On Friday night, my son insisted on watching the movie 5 Headed Shark Attack on Amazon Prime. It was the best shark-themed action movie I’ve ever seen since he wanted to watch 3 Headed Shark Attack. I can only assume that next year, my imagination will be fully exploded by 7 Headed Shark Attack. I mean, since it’s obviously the most logical progression for the series to take. Unless the studio wants to get bold and jump right to 9 Headed Shark Attack. I don’t know.
I hate to pick on this movie since it’s obviously a straight-to-video B movie, from what I can tell. It’s just that it’s symptomatic of the problems I’ve seen even in major blockbusters in recent years. It’s not about good storytelling, it’s simply about the “Wouldn’t It Be Cool If…?” factor and throwing in as much “cool” stuff as possible. There isn’t anything interesting that happens in the movie. But it’s sooooo cool to watch a shark with multiple heads eat a normal great white shark. Twice, because they had the CGI done and had to use it a couple of times.
The characters don’t matter either. Sure, a guy named Shawn dies and everyone is upset about it, but he dies in the only scene he appears in. It’s really cool when he dies because the shark heads rip him apart. They do it to several characters but Shawn’s is supposed to be impactful, I suppose.
My son likes movies about killer sharks. It’s the age he’s at. He doesn’t necessarily love schlock either. He considers Jaws to be excellent but I’m not sure he understands why Jaws is such a perfect film and something like ___ Headed Shark Attack is shit. I don’t think modern moviegoing audiences do either, even adult ones.
What gets me is that the people who make modern movies have clearly seen good older movies and they remember the stuff that’s in them. They just can’t figure out what it meant for the story, much less how to re-create it. Like, remember the part in Jaws where the sea captain is recounting the story of the USS Indianapolis? Of course. Who could forget it?
5 Headed Shark Attack had a similar scene in which an eccentric sea captain talked about how he had seen a shark eat somebody once. However, where Captain Quint’s story provided an important backstory for his character and explained the tragic decision he later made to pursue the shark without summoning aid, the story told by the character in this movie meant nothing. He didn’t do anything. Didn’t go on any sort of Ahab quest. Didn’t even die. The whole story was apparently there just to reinforce the idea that he knew how to hunt sharks, but it came far too late in the story to establish his credibility. He was just a cool, wild guy with a boat and a box of guns to shoot a big shark with.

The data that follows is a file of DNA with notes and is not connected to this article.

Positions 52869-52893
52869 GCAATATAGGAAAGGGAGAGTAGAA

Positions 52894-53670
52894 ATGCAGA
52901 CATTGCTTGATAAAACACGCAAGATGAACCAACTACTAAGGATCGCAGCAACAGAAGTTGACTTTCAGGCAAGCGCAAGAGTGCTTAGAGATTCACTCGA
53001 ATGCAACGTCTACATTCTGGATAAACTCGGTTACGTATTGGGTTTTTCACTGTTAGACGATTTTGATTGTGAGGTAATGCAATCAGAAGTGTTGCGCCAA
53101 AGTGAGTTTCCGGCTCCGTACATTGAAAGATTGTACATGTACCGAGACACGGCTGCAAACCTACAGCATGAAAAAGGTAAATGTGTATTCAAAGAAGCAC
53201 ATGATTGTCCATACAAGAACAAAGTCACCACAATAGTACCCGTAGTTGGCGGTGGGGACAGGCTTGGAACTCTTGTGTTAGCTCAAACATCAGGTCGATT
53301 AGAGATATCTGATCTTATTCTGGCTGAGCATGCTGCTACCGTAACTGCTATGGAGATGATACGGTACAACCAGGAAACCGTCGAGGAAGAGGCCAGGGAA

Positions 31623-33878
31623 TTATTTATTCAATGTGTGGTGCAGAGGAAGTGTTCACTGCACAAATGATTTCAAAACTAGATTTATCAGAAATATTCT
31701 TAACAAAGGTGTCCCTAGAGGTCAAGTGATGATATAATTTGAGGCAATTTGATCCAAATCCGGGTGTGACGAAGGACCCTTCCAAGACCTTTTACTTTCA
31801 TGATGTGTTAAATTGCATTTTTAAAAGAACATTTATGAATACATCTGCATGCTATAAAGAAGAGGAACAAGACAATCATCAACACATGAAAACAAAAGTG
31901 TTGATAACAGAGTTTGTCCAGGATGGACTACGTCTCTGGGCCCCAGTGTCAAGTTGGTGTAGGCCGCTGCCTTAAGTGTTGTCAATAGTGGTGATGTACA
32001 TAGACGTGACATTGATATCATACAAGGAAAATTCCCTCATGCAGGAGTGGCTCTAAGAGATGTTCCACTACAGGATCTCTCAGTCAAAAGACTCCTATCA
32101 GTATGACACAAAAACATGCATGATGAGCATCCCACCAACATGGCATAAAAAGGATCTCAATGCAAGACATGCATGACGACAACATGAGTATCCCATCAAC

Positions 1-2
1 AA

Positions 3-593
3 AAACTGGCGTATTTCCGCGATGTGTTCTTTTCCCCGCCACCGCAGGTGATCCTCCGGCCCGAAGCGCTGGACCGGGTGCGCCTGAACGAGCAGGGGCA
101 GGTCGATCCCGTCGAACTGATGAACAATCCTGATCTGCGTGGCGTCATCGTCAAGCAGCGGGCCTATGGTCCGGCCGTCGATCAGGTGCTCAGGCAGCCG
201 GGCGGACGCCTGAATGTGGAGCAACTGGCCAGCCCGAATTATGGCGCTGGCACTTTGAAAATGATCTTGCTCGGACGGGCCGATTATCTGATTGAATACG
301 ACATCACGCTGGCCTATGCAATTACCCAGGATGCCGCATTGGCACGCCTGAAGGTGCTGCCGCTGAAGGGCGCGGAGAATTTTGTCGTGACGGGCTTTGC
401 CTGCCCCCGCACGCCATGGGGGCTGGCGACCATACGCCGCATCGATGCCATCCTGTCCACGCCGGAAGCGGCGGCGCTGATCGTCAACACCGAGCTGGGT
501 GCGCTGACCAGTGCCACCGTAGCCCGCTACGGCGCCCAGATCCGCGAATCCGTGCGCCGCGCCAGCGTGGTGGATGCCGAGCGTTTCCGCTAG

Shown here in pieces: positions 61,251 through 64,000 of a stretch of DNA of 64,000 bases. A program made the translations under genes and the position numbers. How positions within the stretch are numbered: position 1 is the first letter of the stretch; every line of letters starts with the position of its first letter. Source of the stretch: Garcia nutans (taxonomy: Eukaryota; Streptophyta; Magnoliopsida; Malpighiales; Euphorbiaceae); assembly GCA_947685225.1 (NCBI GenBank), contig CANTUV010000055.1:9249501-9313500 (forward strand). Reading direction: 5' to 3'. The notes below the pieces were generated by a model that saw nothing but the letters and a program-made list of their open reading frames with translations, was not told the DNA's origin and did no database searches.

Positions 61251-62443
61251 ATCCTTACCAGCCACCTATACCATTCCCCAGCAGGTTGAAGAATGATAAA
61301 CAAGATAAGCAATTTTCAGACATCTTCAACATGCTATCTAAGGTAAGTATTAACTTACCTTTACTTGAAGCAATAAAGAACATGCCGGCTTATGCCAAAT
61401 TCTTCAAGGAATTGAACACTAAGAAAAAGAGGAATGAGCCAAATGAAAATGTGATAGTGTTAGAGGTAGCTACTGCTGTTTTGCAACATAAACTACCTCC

Again, I’m not singling out this movie. It’s a factor in most modern movies. All that matters is putting more heads on a shark. The original Star Wars had a Death Star? We’ll make a bigger superweapon. Now it’s a whole planet! No, you won’t like the new characters as much but it doesn’t matter because the ships are bigger than the Star Destroyers you remember. That stuff is cool! That’s all that matters!
Yes, I’ve entertained the possibility that I’m a fuddy-duddy and hate everything that’s new, but I don’t think that’s the problem. The empty and bland shittiness of storytelling for the sake of cramming in shit that’s cool is a fairly recent phenomenon going back only maybe 8 years. The first time I noticed it was with Sucker Punch. Now it’s sort of the norm. It’s like everybody agrees with me that the same cool movies from the 70’s, 80’s, and 90’s were totally cool but everybody has forgotten why they were compelling and interesting. Why they were worth remembering.
Sometimes I do wonder if I’m being unfair. I go back and watch a movie from my own youth that I remember fondly just to see if it really is any good. Case in point: last night, I watched Runaway with my son. The one with Tom Selleck. That movie wasn’t hugely popular. Wasn’t even the best sci-fi movie the year it came out. I think it was the same year as Terminator.
I liked it as a kid but hadn’t rewatched it in a couple of decades. So I sat down with my son (who is 8) to watch it again. You know what? The special effects held up well, but the story was as good as I remember. Yeah, the robots looked cheesy but they still presented a real threat more than a cartoon shark did no matter how many heads you gave it. The bad guy was still terrifying.
Near the end, I went downstairs to get something to drink and my son followed me downstairs because he was scared. The scene was intense and he was worried about what was going to happen to the characters and wasn’t sure everything was going to be okay. I went back up and watched it through to the end with him. Most post-2010 movies we watch now? Yeah, he doesn’t give a shit. He’ll laugh at stuff and think the stuff is cool, but I think he knows something is wrong with it.
I like to think that we’re right on the cusp of seeing good movies and real creativity make a comeback. Maybe I’m just optimistic, but I believe that a lot of people are as frustrated with the current state of films as I am. A few more years of awful box office returns might spur it, but who knows?